Release Date: TBA
"Transcending history and the world, a tale of swords and souls, eternally retold … Soul Calibur 3!" Hearing those words almost brought me to squeal with glee in the midst of the thousands of people brought together by the twin loves of gaming and profit at this year's E3. I'll admit it, playing SC3 was possibly my greatest motivation for attending this year's show, and I, for one, am not disappointed.
By way of introduction, I'll say that my handle on the official Soul Calibur forums is Reldan, and I've been an avid Soul Calibur fan (Ivy, Yoshi, Cervantes) since a bit before Soul Calibur II came out. I played the previous games a lot (first place SC2 MLG Seattle, second place SC2 VGames New York, among other tourneys), and feel fairly knowledgeable about the game system in general. What I can talk about here are my impressions of the game from one hardcore gamer to another (and even you more casual guys might get something from this as well, so feel free to join us for this conversation).
For those who don't know, I'll make a quick note about Soul Calibur naming conventions here:7 8 9 u/b u u/f 4 5 6 = b n f 1 2 3 d/b d d/f
Numbers are used to represent directions. The easiest way to think of this is to pretend you were using a keypad to control your character, and your character is facing towards the right.
A means horizontal attack
B means vertical attack
K means kick
G means guard
K~B means hit K then immediately hit B right afterwards
[A] means hold A down
Guard Impacts (GIs) have been switched back to the original SC1's style, where there are four different types. 6G is a high/mid parry, 3G is a low/mid parry, 4G is a high/mid-repel, and 1G is a low/mid repel. There are two different types of GIs now as well, the standard green one that works the same as how it did in the previous Soul Caliburs, and a new red GI that seems to be based on perfectly timing the GI. The red GI does not allow the opponent to re-GI, and leaves them stunned and knocked back long enough to guarantee some follow up hits. The overall frame window for pulling off a GI felt smaller than it did in SC2, but there is no 2G crap here (in SC2 you could hit 2G when someone GI'd your attack and it would allow you to block during the GI stun even though you shouldn't have been able to).
Throws now have variable recovery when broken, depending on how good the timing of the throw break was. It is possible to actually gain frame advantage from a throw break. The range of throws seems to be shorter than it was in SC2.
Cleaner system overall. Much like Tekken 5 did for the Tekken series, Namco has put in an effort to eliminate some of the bizarre wackiness that happened a bit too often in SC2 where moves would hit that shouldn't have, or would whiff when they should have hit for no apparent reason. Tech crouches always go under highs now, and jumping moves always go under lows.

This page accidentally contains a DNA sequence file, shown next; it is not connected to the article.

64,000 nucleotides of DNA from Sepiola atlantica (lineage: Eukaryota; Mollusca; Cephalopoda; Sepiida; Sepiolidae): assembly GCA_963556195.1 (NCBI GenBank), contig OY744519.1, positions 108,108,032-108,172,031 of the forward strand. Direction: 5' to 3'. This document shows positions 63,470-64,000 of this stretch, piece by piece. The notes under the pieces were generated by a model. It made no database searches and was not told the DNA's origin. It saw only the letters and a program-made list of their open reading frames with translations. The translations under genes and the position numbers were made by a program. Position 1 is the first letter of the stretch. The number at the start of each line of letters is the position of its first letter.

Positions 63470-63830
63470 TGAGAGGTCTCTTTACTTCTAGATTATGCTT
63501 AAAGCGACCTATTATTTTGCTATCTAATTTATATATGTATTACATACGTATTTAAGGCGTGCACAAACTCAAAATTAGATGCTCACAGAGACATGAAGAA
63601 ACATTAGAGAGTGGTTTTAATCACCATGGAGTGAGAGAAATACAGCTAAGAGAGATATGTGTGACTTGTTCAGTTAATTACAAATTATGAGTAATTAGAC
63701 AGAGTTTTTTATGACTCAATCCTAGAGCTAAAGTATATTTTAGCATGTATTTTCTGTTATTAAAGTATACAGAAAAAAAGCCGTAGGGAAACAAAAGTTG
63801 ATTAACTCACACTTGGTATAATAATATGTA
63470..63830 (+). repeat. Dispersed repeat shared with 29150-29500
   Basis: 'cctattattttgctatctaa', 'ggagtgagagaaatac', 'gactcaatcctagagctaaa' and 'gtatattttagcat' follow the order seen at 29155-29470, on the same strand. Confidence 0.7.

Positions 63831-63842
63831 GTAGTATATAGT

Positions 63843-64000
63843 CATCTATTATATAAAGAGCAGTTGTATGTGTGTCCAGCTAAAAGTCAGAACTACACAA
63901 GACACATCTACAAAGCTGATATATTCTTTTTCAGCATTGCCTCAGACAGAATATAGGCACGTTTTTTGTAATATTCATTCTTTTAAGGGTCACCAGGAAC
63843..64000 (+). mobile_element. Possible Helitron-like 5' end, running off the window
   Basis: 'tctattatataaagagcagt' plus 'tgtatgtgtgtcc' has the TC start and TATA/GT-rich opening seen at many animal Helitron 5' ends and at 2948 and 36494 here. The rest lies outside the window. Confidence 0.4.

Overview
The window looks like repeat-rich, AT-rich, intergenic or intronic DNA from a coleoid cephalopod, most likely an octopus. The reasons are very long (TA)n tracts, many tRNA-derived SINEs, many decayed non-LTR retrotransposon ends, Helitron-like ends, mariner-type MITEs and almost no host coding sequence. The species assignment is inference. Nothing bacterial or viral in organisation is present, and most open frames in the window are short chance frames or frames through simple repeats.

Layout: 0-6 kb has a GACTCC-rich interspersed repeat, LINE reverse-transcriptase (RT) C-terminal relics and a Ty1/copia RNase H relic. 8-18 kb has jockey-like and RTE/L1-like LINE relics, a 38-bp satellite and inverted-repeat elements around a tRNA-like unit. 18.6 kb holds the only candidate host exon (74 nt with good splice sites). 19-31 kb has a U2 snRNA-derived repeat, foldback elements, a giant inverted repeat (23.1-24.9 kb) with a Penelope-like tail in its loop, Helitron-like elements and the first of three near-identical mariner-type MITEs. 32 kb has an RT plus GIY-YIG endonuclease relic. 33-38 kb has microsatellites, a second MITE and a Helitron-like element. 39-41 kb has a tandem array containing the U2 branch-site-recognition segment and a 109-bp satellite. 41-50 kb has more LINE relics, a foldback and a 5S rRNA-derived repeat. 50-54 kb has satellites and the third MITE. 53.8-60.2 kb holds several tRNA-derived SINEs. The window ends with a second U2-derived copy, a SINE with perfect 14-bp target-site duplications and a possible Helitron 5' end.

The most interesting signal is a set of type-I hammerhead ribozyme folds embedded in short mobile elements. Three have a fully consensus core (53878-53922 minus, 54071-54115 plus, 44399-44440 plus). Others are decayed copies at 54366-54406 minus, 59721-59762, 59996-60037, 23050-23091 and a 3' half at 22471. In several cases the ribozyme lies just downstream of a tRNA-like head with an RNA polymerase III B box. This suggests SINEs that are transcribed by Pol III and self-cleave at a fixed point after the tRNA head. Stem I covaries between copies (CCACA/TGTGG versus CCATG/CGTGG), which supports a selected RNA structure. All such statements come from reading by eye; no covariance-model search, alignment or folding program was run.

Multiple wall types. From what I've seen, there appear to be three different types of ring edges: an empty ring edge where ringing the opponent out is fairly easy, a half-wall where only attacks that knock the opponent up and over will cause a ring out, and a full wall where ring outs are not possible. I have seen some very powerful hits actually knock players through the half-walls, breaking them and sending the unlucky fighter out of the ring anyways.
Stationary Soul Charging. The Soul Charge (A+B+K) makes your character stand still, unlike in SC2 where you could still move while charging. You can still cancel in instantly by hitting G just like in SC2.
I would say that those are the most major changes to the game system as a whole. From a design perspective, I would say that it feels like they are trying to make soul charging and guard breaks have a more prominent role in the gameplay. In SC2, soul charging was only useful to a couple of characters, and even then was used sparingly, as it typically did very little. Already in SC3, I've seen a powerful SC lvl. 1 SCUB (Soul Charge Unblockable) with Mitsurugi's 66A+B, and the second hit of Mitsurugi's K~B is a SC lvl. 1 Guard Break. Moves that charge up into guard breaks take less time to charge than they did in SC2 as well.
Other than that, the game feels like a Soul Calibur, with better graphics than ever before. It really feels like a fusion of the best from the first two games, along with a cleaner game engine and a chance to fix a few of the lame bugs that plagued SC2 (such as the 2G shenanigans).
The playable demo contained only Mitsurugi and one of the new characters, Tira, but they had another version of the game for the special E3 SC3 promotional tournament ('grats to CrazyJ for the win), which additionally had Cassandra, Kilik, and Astaroth as selectable characters. I was able to play on this version only briefly, but Astaroth and Cassandra seemed very similar to their SC2 incarnations, and while I've heard Kilik was changed a bit, I didn't get enough of a chance to play him to really say one way or the other. Mitsu seems beefed up if anything (his 2K,B does about 25% life), and Tira just felt a bit too slow. Her bladed hula hoop fighting style is actually kind of cool, and was way better than I had initially thought, based upon the early preview footage.
Overall, I must say that I can't wait until October to see this game in action in its entirety. While I'm a bit eerie about a straight-to-console release (mostly because the track record for Namco not having a couple of major bugs in the first-released versions of their fighting games is about zilch), I remain hopeful. The best explanation I can give about SC3 is that it's a refinement of the series, and while it may not have the flashiness and gimmicks of some of the other fighters out there, it has the best gameplay, and in the end, that's what matters.